Microsoft selling Windows to OEM partners is even more entrenched than apple pie is to Americanism. No more of that? It’s almost unthinkable.
However, once you get past the oddity of the concept, it can make sense if you approach it properly. Let’s do this in a section-list format for brevity:
1. Microsoft has made billions selling Windows to consumers through its OEM partners. It now also sells Windows to consumers on devices that it builds. This means it has new ways to monetize a New PC To Consumer.
2. The era in which Microsoft made the bulk of its Windows income is not now. Windows OEM revenue is falling. If it weren’t for corporate PC sales, the top line that Microsoft derives from Windows would be in even faster decline. And those dollars are more based on the end of Windows XP than market appetite for new computers and Windows itself.
3. Zero-cost OS competition poses a real, if yet un-material, threat to Microsoft. Chromebooks can sell for less because they don’t include an OS fee to Google. Windows-based devices need to compete on price, and given razor-thin OEM margins, Microsoft puts hardware firms in a tough spot; if you can make more per device selling Chromebooks over Windows-based laptops, what are you going to spend more time working on?
4. Microsoft, noticing that pressure, is said to have dramatically cut the price of Windows on lower-cost devices. This helps OEMs, and lowers — possibly — the consumer price of Windows-based devices.
5. In for a penny, in for a pound. If Microsoft is lowering the price of Windows in a specific context, what would it look like if the company stopped charging for it altogether? At the moment, it would be a financial catastrophe for the firm. OEM revenues totaled more than $5 billion in Microsoft’s most recent fiscal quarter.
6. So what can Microsoft do? Move in steps. Name another Microsoft product that it is transitioning from a single lump payment to a new revenue model. Office. And that’s going pretty well. But instead of deleting the traditional Office SKUs from its lineup, Microsoft is instead letting the past ease over to the future at its own pace.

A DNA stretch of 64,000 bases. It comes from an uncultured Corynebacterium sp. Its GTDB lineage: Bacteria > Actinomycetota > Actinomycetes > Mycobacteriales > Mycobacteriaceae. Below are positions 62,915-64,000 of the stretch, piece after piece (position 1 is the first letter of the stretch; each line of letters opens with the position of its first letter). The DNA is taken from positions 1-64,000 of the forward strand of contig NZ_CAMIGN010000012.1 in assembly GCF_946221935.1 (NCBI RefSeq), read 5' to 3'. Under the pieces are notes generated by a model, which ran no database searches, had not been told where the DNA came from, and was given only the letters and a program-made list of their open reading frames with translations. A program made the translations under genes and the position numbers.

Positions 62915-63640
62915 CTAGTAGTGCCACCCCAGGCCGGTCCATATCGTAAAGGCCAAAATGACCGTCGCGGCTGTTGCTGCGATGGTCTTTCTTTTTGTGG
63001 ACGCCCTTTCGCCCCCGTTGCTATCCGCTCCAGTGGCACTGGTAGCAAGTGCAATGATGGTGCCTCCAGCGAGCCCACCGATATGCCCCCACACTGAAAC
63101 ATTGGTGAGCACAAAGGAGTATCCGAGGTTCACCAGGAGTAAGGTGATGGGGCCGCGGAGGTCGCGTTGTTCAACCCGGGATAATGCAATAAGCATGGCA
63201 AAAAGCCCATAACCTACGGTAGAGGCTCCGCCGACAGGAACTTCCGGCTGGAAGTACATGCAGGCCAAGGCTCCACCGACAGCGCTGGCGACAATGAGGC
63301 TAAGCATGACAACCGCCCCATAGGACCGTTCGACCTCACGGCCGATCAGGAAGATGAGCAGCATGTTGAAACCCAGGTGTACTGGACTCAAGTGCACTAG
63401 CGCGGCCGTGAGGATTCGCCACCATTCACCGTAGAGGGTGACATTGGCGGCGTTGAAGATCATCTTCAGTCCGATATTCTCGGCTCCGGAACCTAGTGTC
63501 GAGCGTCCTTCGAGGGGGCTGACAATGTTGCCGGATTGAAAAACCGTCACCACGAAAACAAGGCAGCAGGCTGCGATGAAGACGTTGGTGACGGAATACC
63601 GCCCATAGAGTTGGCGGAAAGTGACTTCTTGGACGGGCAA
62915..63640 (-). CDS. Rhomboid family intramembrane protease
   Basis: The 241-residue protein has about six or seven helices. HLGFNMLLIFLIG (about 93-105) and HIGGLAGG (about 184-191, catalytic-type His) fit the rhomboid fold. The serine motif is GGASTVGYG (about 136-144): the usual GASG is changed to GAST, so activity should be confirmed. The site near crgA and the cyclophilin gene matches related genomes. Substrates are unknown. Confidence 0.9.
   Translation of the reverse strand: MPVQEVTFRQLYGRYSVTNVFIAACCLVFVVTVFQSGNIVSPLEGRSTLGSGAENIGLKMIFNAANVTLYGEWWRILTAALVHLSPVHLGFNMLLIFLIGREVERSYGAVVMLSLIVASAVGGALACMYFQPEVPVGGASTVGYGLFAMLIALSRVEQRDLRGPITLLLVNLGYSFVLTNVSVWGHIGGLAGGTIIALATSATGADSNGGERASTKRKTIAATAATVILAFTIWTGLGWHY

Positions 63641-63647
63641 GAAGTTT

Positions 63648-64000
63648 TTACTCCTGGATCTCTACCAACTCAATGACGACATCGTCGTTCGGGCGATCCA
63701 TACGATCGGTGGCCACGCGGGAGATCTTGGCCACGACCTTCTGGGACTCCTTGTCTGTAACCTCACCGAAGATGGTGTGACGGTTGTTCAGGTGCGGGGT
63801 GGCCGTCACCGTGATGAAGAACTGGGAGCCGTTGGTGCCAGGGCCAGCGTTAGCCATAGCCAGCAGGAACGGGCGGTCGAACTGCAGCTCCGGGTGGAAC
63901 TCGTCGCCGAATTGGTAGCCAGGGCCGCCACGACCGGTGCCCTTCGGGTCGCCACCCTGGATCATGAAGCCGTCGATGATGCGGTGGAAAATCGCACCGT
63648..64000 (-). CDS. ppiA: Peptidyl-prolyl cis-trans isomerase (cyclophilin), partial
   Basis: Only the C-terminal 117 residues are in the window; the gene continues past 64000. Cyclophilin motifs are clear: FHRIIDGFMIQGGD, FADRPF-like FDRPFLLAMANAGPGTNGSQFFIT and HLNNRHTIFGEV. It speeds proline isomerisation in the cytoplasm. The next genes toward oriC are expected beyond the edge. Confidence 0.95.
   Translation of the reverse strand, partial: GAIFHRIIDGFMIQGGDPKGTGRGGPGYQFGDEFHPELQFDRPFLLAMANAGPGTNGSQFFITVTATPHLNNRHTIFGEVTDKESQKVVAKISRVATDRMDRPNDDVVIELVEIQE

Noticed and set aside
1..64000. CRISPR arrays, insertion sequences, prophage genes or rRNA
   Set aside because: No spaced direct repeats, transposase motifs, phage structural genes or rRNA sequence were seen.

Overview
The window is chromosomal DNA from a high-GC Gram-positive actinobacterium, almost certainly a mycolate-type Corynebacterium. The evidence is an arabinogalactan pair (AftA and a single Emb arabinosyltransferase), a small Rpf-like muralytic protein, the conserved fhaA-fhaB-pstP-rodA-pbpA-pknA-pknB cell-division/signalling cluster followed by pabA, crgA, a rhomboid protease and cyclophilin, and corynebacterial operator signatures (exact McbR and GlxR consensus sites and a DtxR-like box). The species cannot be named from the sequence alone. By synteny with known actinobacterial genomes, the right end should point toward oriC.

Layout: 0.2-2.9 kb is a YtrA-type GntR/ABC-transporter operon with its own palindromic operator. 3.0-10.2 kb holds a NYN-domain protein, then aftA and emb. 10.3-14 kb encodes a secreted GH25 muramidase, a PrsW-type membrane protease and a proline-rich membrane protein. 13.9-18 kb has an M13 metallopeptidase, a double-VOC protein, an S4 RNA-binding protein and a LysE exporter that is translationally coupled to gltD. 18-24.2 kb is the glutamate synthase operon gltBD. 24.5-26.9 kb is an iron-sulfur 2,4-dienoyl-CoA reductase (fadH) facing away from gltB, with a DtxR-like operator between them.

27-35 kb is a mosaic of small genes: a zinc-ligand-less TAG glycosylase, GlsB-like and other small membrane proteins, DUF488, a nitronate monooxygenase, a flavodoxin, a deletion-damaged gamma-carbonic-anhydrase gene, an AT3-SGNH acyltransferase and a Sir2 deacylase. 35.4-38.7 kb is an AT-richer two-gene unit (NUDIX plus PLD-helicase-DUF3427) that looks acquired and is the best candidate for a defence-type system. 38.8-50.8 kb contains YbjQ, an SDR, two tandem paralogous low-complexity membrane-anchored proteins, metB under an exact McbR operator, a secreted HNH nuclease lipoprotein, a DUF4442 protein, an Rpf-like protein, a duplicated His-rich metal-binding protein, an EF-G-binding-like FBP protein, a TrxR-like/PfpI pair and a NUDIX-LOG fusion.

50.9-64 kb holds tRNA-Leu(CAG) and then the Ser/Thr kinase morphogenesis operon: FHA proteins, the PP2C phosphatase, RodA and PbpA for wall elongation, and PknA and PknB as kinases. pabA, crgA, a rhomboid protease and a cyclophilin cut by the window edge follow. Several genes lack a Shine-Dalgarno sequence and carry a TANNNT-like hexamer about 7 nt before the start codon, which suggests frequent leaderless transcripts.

7. This brings us to Windows With Bing. Paul Thurrott has a few good ideas on how Microsoft could afford to release a version of Windows for free. It would have to generate at least its OEM fee, perhaps over no more than a two- or three-year basis. Possible? Perhaps with a combination of search revenues, OneDrive storage fees, advertising in Bing apps, and so forth. But for those various revenue streams to be able to reach parity with a direct OEM fee will take time.
8. It’s worth noting that Microsoft is working to move the monetization of Office to a direct-fee service. You use it, you pay. With Windows, the idea appears to be different: Use Windows, and you get it for free; we’ll make the money up from you along the way.
9. Microsoft can’t afford to give away Windows yet. But once the above-listed revenues become mature, it can. There is a gaping time gap betwixt the two. Microsoft didn’t ax standalone Office SKUs, allowing Office 365 to grow without too much pressure. It is similarly likely that the company will introduce very targeted free Windows 8.x SKUs to both test, and prove that it can recoup lost OEM incomes to itself, and investors.
10. 100GB of OneDrive is 50 bucks a year. That’s what Microsoft got for a Windows license, if scuttlebutt is accurate. That points to a future in which Microsoft might be able to eat off services and give Windows away for free. Philosophically, does that lower the importance of Windows at Microsoft? In a sense, but I think that we should start to think of Windows not as a software layer on top of hardware, but instead as the layer between devices and services.
You know, that new Microsoft business model.